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Quick update on my readings.  Still no change after adding the 8 penguin tetras last week.  I'm doing 30% water changes each week although it doesn't appear needed.  Based on the results, would it be okay to add more fish next week?
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General Fishkeeping Chat / Re: Think Fish Keepers Daily News.
« Last post by Littlefish on Today at 11:31:11 AM »
Amazing outcome to such a small change.
Great to hear that your gang are now much calmer in their redesigned tank.  ;D
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General Fishkeeping Chat / Re: Think Fish Keepers Daily News.
« Last post by fcmf on Today at 11:14:07 AM »
Interesting how a slight change of decor arrangement can affect the dynamics in a tank. The anubias on the piece of wood has a lot of leaves with algae on it. I decided to turn it back to front so that the anubias could be hidden under the silk plant leaves at the back of the tank rather than exposed to the light at the front of the tank. Consequently, the tank now has the decor in more of a smooth, tapered fashion height-wise from back down to front (as is often recommended in aquascaping ::) ). This has had the positive consequence of the entire length of the tank at the front having uninterrupted swimming space for the first time, much reduced bickering and pushing between fish over which territory is whose, and a much calmer ambience.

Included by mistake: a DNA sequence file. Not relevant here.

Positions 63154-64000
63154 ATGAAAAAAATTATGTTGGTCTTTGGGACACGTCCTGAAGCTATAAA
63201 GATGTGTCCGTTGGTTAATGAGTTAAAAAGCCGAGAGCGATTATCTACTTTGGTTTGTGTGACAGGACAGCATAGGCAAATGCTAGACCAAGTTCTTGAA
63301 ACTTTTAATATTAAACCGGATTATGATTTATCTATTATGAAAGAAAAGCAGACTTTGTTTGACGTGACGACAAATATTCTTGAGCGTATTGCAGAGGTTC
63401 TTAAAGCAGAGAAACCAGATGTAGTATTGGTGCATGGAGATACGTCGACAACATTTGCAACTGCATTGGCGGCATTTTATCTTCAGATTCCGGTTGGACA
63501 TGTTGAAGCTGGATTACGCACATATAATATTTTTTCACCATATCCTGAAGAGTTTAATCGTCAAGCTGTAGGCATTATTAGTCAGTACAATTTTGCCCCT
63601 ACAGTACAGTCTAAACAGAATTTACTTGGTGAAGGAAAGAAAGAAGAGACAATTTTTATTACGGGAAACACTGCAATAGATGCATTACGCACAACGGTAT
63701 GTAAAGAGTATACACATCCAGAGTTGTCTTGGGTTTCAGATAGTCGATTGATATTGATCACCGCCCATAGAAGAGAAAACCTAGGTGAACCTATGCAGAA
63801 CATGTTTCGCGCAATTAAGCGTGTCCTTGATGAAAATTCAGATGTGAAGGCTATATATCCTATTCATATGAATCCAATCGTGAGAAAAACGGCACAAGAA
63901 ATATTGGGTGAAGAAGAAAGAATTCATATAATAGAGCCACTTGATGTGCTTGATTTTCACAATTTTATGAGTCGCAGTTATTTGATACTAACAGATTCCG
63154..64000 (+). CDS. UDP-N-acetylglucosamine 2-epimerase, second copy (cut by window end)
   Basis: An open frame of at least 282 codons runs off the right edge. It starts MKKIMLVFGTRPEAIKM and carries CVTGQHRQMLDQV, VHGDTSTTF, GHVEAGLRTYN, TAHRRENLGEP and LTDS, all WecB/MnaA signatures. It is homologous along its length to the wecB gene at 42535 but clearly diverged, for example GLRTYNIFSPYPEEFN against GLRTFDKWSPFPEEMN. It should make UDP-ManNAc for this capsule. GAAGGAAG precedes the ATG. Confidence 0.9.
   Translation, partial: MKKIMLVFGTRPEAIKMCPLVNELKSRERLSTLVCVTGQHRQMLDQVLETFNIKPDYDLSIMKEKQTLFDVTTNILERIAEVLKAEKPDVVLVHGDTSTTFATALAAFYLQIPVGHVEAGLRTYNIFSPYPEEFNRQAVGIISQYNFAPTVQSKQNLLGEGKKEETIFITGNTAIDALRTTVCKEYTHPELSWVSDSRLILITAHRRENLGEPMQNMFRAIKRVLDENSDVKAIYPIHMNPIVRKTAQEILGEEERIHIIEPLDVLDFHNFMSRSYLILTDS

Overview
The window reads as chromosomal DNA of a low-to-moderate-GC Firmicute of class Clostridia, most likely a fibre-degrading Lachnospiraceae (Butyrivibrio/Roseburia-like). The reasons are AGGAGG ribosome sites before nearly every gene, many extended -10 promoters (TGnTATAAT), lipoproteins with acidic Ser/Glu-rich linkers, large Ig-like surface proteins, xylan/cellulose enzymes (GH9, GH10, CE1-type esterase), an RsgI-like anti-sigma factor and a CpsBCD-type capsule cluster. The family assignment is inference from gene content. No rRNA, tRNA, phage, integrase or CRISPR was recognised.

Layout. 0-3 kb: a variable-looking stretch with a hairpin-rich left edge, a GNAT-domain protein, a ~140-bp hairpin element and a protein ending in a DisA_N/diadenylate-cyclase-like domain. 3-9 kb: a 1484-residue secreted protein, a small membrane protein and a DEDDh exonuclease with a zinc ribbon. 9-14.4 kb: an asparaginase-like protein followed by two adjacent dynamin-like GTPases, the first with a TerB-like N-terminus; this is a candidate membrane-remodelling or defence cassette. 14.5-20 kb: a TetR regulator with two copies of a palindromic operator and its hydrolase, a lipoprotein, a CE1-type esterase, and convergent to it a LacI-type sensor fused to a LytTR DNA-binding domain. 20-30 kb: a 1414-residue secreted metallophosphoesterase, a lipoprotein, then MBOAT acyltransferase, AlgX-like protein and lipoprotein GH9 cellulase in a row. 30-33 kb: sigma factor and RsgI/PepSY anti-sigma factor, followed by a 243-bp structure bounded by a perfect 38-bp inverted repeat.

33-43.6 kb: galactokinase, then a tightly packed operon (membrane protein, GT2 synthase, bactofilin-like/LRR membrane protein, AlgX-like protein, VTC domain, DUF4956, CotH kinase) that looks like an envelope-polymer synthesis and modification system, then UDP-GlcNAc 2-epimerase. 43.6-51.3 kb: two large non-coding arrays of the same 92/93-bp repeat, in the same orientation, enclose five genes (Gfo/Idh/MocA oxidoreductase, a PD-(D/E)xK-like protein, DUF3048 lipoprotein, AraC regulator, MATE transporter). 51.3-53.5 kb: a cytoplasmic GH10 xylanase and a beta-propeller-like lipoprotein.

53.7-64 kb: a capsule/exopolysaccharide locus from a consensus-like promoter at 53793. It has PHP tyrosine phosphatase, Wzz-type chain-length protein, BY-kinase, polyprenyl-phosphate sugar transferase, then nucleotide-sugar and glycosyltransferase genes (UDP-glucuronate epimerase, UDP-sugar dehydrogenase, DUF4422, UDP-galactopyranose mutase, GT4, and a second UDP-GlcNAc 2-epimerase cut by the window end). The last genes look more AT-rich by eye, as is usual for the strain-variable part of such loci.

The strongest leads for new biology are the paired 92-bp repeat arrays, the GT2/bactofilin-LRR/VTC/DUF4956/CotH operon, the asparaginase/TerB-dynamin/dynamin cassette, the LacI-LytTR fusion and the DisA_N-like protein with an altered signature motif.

:fishy1: :fishy1: :fishy1:
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General Fishkeeping Chat / Re: Think Fish Keepers Daily News.
« Last post by Sue on September 22, 2018, 11:16:11 AM »
Those sesame seed like things are nerite eggs. I have a lot of them on the wood in my tank.


Human cataracts are caused by degeneration of the lens inside the eye and the only 'cure' is to remove the natural lens and replace it with a plastic one. Having recently had this operation, I have read up a lot about the condition. The same can happen to a fish's eye, and unless we perform the same operation there is no cure. I doubt whether it is even possible to operate on a fish's eye.